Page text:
AJA50+ program celebrates 20th anniversary

Coming off a strong two years of COVID-era connections, the ‘Creative Connections’ program associated with AJA (Active Jewish Adults) 50+ is celebrating its 20th anniversary this year. 

While AJA 50+ has been around for about 22 years, the Creative Connections program is a “group within a group,” as Hannah Bernstein explains. 

“They wanted to create a program that was targeted mostly toward the more senior cohort, a day program that included activities and lunch and afternoon programs,” said Bernstein, the AJA 50+ president. “It’s been going strong since 2002.” 

Prior to the pandemic, there were approximately 25 people meeting regularly at the Soloway JCC. 

“We were able to not just survive, but thrive on Zoom during COVID,” said Bernstein. “We had about 40 people attending online — and considering the age of the cohort, it’s a huge welcome!” 

AJA 50+ received enough funding for seven Chromebooks to help its members get online — some of whom had never been on the internet or used email before. 

“It was surprisingly simple to teach them,” said director Sheila Osterer. “They were so attentive and keen. Maybe they had some foresight in needing to learn these skills … It was like they knew it would be 2.5 years!”

Bernstein said in planning for the fall they’ve built multiple contingencies into place.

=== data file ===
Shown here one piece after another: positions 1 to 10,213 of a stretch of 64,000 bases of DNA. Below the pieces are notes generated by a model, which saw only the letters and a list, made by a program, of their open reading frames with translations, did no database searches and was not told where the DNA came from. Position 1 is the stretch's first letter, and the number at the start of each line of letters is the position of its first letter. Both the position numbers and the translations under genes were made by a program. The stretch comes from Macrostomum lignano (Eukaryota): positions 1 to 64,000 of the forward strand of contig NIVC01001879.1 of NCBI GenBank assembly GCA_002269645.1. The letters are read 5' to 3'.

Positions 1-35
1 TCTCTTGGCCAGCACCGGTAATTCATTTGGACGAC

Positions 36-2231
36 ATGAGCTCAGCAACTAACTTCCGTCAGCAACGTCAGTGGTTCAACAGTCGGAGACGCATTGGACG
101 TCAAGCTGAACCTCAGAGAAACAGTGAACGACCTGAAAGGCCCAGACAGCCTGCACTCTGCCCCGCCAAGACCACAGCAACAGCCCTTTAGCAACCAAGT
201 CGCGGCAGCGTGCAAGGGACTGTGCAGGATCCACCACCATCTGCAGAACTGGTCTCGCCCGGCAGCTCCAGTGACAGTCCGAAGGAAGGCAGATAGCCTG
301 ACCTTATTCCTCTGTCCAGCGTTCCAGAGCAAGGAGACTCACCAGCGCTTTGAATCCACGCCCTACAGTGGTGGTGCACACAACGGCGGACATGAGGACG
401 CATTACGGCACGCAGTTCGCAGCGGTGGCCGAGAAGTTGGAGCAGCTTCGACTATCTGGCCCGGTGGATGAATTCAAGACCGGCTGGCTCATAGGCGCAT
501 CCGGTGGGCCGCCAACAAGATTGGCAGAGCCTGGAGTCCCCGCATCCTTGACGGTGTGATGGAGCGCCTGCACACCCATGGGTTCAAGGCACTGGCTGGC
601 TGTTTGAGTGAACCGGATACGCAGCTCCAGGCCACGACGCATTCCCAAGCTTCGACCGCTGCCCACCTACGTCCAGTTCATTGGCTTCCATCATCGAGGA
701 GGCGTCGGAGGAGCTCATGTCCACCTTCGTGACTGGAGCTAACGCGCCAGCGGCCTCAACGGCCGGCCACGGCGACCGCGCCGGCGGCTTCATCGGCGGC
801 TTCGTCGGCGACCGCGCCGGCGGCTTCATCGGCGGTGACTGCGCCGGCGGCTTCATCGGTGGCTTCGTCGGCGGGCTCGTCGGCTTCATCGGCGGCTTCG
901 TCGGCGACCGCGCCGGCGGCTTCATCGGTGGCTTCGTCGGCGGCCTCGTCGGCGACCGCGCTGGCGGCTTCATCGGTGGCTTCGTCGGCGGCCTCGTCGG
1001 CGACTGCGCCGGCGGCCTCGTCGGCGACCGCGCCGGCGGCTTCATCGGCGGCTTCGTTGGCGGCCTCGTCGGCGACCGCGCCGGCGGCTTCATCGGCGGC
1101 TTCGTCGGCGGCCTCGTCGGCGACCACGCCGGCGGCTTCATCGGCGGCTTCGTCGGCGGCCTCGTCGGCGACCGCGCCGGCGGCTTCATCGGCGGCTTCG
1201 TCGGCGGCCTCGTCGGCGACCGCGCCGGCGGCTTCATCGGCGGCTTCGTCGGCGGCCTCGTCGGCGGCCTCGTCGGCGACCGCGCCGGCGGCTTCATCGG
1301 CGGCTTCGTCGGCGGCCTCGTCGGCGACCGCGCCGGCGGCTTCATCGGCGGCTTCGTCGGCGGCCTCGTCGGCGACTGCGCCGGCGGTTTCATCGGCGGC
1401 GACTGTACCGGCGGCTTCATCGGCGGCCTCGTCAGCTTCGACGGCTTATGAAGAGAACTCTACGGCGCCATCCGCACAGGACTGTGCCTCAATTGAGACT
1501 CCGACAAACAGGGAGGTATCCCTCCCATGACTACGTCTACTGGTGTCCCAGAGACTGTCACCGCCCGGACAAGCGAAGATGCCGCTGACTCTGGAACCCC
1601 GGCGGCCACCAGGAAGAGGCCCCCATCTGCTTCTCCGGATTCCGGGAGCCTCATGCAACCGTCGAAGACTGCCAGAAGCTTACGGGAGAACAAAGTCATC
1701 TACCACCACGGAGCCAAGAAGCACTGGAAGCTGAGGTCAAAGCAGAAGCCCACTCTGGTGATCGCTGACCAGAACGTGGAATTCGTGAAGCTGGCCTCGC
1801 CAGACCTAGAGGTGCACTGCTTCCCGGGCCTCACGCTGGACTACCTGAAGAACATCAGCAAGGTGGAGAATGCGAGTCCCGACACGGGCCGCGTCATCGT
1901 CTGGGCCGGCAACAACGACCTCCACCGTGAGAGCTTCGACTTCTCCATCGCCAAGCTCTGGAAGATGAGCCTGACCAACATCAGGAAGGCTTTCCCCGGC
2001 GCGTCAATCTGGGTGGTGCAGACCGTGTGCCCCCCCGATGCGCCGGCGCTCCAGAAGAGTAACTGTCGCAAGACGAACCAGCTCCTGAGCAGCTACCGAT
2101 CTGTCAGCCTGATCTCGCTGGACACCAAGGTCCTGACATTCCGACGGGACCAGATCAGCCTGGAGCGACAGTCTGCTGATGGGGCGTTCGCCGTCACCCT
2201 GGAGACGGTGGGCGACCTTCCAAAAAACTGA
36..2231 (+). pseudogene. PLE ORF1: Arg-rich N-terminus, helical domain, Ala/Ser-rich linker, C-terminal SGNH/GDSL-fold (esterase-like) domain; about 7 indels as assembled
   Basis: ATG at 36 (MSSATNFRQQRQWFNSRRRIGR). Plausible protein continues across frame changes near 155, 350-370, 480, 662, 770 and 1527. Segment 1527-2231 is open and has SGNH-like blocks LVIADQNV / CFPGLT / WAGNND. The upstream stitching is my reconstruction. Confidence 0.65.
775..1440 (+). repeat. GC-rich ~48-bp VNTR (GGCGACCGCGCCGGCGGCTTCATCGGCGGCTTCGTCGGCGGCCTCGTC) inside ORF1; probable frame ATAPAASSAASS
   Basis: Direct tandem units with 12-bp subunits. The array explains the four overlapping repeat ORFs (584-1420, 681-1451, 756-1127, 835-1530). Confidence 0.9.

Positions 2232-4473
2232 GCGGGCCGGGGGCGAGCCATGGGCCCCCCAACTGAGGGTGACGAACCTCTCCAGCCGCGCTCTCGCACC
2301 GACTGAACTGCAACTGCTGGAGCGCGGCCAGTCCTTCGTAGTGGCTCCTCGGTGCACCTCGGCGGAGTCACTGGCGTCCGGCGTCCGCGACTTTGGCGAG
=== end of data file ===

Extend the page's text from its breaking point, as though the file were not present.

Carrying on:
“You don’t know what the pandemic situation is going to be next week,” said Bernstein, adding that they’re being especially cautious due to the demographic targeted. “But we wanted some solid plans in place, so now we’ll be doing hybrid programming. We used some government funds to be able to do both with new technology.” AJA 50+ is also supported by the Jewish Federation of Ottawa, and Creative Connections has received an additional Federation grant that has helped to maintain the program.  

During the pandemic, Creative Connections traveled the world — virtually — even hiring tour guides to show them the sights. 

“We’ve toured museums and galleries, had talks on art and food and music,” said Bernstein. “But the most important aspect of what we’ve been able to do is connect this demographic with their friends and peers on a weekly basis.”

Bernstein said AJA 50+ and Creative Connections are “hugely important” for the community. 

“Seniors are a huge niche in our society and the senior demographic is the fastest growing one in our society,” she said. “AJA and Creative Connections provide programs for seniors by seniors — we know what we like!”

They’ve slowly been pivoting back to be more in-person over the last few months, with ping pong, chess, and Scrabble programs back in person at the SJCC. Over the summer they also did a number of outdoor activities including hikes, berry picking, and heritage architecture tours. 

“We’ve been dipping our toes into the water,” said Bernstein. “The response to returning in person has been positive. When we surveyed our folks last spring, almost all of them couldn’t wait to come back.”

During the pandemic, Creative Connections welcomed residents from Hillel Lodge and Tamir to attend virtually, and are working with those organizations, as well as with Jewish Family Services, to ensure they can continue to participate in person as well.

For the 20th anniversary of Creative Connections, an in-person celebration after the holidays is in the works — but you don’t have to wait until then to check out the programs if you’ve already turned 50. 

“This is a thriving, vibrant organization. We welcome Jewish and non-Jewish members alike,” said Bernstein. “There’s something for everybody. Join us!” 

Learn more about AJA 50+ and Creative Connections at https://aja50plus.ca/